What Anyone Can Do: A book review by Bob Morris

What Anyone Can Do: How Surrounding Yourself with the Right People Will Drive Change, Opportunity, and Personal Growth
Leo Bottary
Bibliomotion/Taylor & Francis (August 2018)

“If you want to go fast, go alone. If you want to go far, go together.”
African proverb

Obviously, we cannot select when and where we are born, and we cannot select our parents, but early in life we begin to decide with which peers we will spend our time.

For better or worse, much of what we become, of who we are, and of what we do (and how we do it) is the result of those with whom we are most closely associated. Our lives are defined by our choices and the consequences of those choices.

Leo Bottary wrote this book to share what he learned from those who participated in The Year of the Peer podcast in 2017, but also knowledge and wisdom he gained during the prior years extending back to his youth. Like everyone else, he had successes and failures, good times and other times that were not-so-good. He thought “it was worth writing this book and sharing the powerful stories and concepts I’ve learned since the release of [a book he coauthored with Leon Shapiro] The Power of Peers and during The Year of the Peer [podcast] These are concepts you can apply in your own life and use to improve the lives of others, because they’re the things anyone can do.”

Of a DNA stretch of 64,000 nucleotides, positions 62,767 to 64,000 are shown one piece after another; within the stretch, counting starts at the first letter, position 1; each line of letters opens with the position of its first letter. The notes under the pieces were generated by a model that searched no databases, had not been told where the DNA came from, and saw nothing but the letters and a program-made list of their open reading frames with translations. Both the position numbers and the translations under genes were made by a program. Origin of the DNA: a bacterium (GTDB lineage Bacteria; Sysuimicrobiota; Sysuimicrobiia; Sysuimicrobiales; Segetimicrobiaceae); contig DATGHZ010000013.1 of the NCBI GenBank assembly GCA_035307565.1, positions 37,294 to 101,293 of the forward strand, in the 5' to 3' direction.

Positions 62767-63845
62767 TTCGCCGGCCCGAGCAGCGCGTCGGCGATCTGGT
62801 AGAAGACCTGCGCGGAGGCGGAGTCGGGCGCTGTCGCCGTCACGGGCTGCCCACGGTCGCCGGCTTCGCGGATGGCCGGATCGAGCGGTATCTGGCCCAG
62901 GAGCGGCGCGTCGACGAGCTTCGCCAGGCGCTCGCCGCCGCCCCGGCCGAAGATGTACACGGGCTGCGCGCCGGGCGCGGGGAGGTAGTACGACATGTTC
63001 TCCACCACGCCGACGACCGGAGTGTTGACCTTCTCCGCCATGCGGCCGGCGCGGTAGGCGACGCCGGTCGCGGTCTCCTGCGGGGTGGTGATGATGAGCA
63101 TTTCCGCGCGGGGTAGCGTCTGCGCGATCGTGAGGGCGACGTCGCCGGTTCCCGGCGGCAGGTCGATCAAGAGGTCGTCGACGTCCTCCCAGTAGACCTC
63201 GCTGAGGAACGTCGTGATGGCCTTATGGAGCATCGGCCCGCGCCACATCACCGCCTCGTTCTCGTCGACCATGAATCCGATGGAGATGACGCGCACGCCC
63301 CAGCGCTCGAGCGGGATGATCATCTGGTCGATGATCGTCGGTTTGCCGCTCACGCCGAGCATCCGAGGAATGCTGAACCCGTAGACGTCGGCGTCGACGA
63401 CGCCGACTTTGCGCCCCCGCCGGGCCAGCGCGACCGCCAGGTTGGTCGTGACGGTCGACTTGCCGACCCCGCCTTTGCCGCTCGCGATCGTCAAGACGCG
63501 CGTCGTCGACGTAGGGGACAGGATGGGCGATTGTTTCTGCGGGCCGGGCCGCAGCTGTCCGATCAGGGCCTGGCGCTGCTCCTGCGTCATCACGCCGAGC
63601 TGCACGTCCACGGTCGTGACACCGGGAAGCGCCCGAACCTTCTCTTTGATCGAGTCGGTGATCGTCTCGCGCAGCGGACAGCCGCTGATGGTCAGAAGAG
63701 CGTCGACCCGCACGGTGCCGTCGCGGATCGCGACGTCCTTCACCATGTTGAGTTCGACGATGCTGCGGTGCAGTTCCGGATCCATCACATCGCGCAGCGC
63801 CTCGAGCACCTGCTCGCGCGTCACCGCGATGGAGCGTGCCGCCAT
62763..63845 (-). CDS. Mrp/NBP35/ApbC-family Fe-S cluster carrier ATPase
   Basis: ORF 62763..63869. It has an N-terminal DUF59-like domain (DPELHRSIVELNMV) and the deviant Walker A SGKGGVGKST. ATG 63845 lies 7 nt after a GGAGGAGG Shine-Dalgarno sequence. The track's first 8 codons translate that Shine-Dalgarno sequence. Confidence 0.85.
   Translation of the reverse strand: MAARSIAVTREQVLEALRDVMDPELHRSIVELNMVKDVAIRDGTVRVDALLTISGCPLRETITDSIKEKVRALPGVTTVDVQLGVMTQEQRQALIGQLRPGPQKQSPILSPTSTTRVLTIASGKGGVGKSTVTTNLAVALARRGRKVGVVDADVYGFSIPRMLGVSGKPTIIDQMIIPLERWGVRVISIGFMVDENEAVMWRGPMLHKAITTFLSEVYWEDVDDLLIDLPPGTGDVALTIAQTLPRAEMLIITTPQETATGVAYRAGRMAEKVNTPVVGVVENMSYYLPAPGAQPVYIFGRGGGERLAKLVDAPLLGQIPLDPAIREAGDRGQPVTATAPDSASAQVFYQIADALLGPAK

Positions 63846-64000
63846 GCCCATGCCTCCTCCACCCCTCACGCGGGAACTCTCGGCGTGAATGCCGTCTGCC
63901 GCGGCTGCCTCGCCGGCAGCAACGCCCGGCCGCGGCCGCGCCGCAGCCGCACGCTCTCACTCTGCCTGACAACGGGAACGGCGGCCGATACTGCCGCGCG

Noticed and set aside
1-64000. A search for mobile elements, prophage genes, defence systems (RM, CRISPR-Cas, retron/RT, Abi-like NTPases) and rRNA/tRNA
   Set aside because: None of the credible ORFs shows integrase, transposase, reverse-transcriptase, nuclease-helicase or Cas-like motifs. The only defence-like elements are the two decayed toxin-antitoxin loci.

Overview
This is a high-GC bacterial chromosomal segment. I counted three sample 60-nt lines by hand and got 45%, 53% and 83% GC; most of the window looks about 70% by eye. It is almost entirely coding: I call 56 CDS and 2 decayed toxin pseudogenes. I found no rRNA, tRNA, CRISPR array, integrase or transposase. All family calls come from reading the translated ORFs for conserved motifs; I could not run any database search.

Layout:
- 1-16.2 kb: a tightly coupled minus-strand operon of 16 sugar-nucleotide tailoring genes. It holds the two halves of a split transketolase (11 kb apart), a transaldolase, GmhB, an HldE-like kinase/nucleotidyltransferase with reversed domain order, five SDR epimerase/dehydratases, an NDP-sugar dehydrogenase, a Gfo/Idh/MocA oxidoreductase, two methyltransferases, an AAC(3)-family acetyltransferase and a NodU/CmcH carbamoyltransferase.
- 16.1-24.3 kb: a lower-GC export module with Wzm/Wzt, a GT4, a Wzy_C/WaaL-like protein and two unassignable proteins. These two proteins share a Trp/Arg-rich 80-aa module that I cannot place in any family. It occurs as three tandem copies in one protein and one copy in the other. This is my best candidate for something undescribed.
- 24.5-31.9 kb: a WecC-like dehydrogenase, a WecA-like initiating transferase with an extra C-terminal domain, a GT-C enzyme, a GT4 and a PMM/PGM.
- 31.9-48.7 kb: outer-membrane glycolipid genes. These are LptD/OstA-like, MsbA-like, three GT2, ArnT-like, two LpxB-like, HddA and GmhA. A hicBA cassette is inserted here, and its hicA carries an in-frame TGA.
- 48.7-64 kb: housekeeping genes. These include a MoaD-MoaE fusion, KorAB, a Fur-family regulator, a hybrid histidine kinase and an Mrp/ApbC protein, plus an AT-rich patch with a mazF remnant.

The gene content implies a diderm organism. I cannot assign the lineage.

Bottary cites dozens of sources from which he learned something of value to his own personal growth and professional development. In addition to the participants in his podcast and those who influenced them, there are others who include Geno Auriemma, Roger Bannister, Bottary’s father, his daughter Taylor, Edelman Trust Barometer, Peter Fuller, Dan Hoffman, TIME magazine’s “Person of the Year” in 2006 (see pages 5-6), Ari Wallach, and Sam Walton.

The material in this book really can help those who read it, as its subtitle suggests, surrounding themselves with the right people will drive change, opportunity, and personal growth…and do so not only for themselves but for others as well.

A 12th century French monk, Bernard of Chartres, once observed that he “stood on the shoulders of giants.” That ‘s true of most of us now. Leo Bottary urges us to take full advantage of every opportunity to provide the shoulders on which others can stand. And anyone can do that every day.


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